"Government secrecy breeds stupidity."
As harsh as that may sound, columnist George Will hit the openness-in-government nail on the head when he wrote those words several years ago.
But that's not the only nail, so let me hammer a few more:
Government secrecy encourages arrogance and abuse, invites deception and dishonesty, and enables collusion and corruption.
Government secrecy fuels discord and discontent, destroys the public's confidence and severs a sacred trust.
And, in the end, government secrecy threatens the very democracy that has made this nation so great.
So critical is openness in government and freedom of information to America that each year we observe Sunshine Week, a nationwide focus on the public's right to know.
I've written before about how openness, accessibility and accountability are and always have been cornerstones of our democracy.
Our nation's founders understood that full well when they established our representative form of government more than 200 years ago. They knew that such a system required participation by an informed citizenry. And they understood that government needed to be as open and accessible to the people as possible.
And others who followed them have understood it as well.
Congress understood it when it passed the Freedom of Information Act in 1966. As he signed it into law, President Lyndon Johnson reminded us, "A democracy works best when the people have all the information that the security of the nation permits. No one should be able to pull the curtains of secrecy around decisions which can be revealed without injury to the public interest."
Our state Legislature also understood it when it passed things such as the Brown Act open meeting law and the California Public Records Act.
Oh, how wonderful it would be if every elected and appointed public official understood it. Sadly though, while many do, many others don't.
Today, more than ever, we need to work together to rip open the curtains of secrecy and let the sun shine in on every nook and cranny of government, from Washington. D.C., to Sacramento to here at home.
I say "together," because if you think this is just about us, the news media, think again.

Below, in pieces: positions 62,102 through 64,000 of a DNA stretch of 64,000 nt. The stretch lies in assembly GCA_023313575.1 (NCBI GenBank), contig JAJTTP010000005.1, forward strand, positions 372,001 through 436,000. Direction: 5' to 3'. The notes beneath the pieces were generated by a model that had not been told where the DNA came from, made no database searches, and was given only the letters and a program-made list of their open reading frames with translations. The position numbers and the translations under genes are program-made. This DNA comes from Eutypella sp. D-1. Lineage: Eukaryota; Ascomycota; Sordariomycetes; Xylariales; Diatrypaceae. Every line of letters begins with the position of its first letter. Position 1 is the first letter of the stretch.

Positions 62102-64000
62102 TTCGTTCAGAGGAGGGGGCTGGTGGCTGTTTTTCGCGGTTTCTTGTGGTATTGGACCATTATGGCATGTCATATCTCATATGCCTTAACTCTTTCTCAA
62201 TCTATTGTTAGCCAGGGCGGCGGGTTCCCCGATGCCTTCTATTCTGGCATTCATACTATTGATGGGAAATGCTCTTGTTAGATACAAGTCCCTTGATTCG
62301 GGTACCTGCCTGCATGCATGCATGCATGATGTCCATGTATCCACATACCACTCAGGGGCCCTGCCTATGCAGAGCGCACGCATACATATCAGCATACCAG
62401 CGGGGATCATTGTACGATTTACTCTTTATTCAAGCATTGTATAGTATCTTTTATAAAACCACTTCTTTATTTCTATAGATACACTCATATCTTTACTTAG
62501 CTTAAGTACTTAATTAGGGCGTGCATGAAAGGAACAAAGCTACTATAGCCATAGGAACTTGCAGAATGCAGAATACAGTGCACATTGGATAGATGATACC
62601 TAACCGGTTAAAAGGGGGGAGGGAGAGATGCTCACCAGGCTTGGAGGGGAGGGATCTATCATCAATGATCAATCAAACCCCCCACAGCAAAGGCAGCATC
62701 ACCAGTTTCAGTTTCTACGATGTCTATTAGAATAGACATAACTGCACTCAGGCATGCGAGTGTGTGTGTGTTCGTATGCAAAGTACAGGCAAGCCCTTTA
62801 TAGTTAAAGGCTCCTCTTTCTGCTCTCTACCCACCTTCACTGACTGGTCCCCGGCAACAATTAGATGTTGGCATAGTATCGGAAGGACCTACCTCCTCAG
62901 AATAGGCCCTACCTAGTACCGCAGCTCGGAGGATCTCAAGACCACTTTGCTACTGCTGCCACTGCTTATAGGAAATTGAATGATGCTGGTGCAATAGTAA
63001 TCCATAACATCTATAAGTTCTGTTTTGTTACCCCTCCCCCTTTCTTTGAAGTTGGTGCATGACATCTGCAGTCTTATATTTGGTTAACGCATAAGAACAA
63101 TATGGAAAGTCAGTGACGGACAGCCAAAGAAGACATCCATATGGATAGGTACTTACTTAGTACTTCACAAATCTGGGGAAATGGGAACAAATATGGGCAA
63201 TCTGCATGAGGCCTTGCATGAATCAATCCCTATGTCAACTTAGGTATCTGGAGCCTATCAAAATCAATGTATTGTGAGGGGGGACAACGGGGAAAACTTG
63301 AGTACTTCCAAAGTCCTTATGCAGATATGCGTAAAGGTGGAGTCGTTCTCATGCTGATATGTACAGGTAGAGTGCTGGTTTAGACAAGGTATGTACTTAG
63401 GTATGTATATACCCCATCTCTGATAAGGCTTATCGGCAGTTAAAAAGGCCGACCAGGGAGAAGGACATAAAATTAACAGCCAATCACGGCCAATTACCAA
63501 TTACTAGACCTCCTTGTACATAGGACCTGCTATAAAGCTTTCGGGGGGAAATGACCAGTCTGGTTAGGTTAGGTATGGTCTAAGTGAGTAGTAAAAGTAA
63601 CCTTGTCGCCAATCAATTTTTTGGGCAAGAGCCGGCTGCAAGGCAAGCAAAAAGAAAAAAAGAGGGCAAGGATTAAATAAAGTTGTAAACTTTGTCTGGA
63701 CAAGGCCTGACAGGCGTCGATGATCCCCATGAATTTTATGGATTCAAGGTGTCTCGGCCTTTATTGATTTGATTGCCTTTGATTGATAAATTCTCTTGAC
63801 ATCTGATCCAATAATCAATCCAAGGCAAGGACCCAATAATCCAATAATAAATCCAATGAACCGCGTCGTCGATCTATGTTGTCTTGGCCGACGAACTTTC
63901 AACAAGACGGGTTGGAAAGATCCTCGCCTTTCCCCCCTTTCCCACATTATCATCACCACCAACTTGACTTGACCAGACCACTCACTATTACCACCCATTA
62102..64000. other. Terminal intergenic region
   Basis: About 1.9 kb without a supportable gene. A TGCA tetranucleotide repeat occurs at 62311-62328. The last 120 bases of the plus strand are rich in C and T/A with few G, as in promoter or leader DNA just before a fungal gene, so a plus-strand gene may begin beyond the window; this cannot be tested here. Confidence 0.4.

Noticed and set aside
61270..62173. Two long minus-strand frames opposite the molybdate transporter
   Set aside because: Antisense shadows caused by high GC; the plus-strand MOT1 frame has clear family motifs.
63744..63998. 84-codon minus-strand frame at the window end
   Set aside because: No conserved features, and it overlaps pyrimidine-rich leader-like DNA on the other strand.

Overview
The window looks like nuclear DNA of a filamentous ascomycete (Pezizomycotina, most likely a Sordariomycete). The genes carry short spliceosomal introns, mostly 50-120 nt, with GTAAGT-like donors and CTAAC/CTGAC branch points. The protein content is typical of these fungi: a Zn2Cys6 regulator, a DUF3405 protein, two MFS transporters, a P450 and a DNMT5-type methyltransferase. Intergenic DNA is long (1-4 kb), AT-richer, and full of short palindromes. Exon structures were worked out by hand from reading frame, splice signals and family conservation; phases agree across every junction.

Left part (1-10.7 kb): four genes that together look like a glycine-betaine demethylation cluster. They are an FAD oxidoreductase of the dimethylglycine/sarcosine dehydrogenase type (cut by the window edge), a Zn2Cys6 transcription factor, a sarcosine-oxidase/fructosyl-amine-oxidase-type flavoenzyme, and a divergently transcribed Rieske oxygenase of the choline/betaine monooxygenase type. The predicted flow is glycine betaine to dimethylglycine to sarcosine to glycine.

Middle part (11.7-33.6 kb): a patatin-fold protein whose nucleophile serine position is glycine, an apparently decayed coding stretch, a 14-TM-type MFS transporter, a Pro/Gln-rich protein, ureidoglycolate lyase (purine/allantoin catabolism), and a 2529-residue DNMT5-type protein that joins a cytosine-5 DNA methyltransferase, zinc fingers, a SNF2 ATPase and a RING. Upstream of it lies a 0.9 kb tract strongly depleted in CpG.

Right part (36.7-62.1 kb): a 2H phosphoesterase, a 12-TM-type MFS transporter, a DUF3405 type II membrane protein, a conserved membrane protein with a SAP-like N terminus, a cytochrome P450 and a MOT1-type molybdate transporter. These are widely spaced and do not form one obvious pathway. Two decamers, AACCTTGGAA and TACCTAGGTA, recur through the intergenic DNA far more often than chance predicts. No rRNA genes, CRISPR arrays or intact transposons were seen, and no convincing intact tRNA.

Sunshine Week is about all of us, as citizens, and our right to know about and participate in this government of, by and for the people.
Thus, I hope you'll join us in fighting for the public's right -- your right -- to know what government, be it federal, state or local, is up to, and why. I hope you'll join us in fighting to make sure the public's business is done in public, where anyone who wants to can participate. And, I hope you'll join us in fighting to make sure the records of government are readily accessible to the public.
How can you, as an individual citizen, help pull back those curtains of secrecy and let the sun shine in? By doing the same things we do here at The Bee: Use the various federal and state open government laws to hold public servants accountable.
The Freedom of Information Act covers public access to information at most federal agencies.
The Ralph M. Brown Act, named for the Modesto legislator who wrote it, is the state's open meeting law. It requires local governing bodies -- such as school boards and city councils -- to conduct the public's business in public, with some specific exceptions.
The California Public Records Act details the records and information that government agencies must make available to the public.
The Bagley-Keene Open Meeting Act is the equivalent of the Brown Act for state boards and commissions.
More information on these and other laws is available from the First Amendment Coalition, one of the leading champions of open government in California.
On its Web site -- www.firstamendmentcoalition.org -- you'll find full texts of the laws, primers, frequently asked questions, and sample letters and request forms -- in other words, everything you need to stand up for your rights as a citizen.
While you're doing that, we at The Bee will continue to be vigilant in our historic "watchdog" role, keeping an eye on public agencies and officials, and doing everything in our power to make sure local government is open, accessible and accountable.
One of my favorite open government quotes appeared in the tiny Siskiyou Daily News in 1953, as the Legislature was considering Ralph Brown's bill. Those words still ring true today:
"There is always a tendency on the part of any government to feel it alone can guide the people in their best interest. Therefore, the public has not only the right but the duty to keep a constant watch on the functions of officials. While men in government are no less sincere and conscientious than those in other walks of life, power is a heady wine. An outlook of scrutiny towards government is a wise and a healthy attitude."
Enjoy the sunshine! And join me in hoping -- and working -- for even more.
Mark S. Vasché, The Bee's editor and senior vice president, can be reached at firstname.lastname@example.org or 578-2356.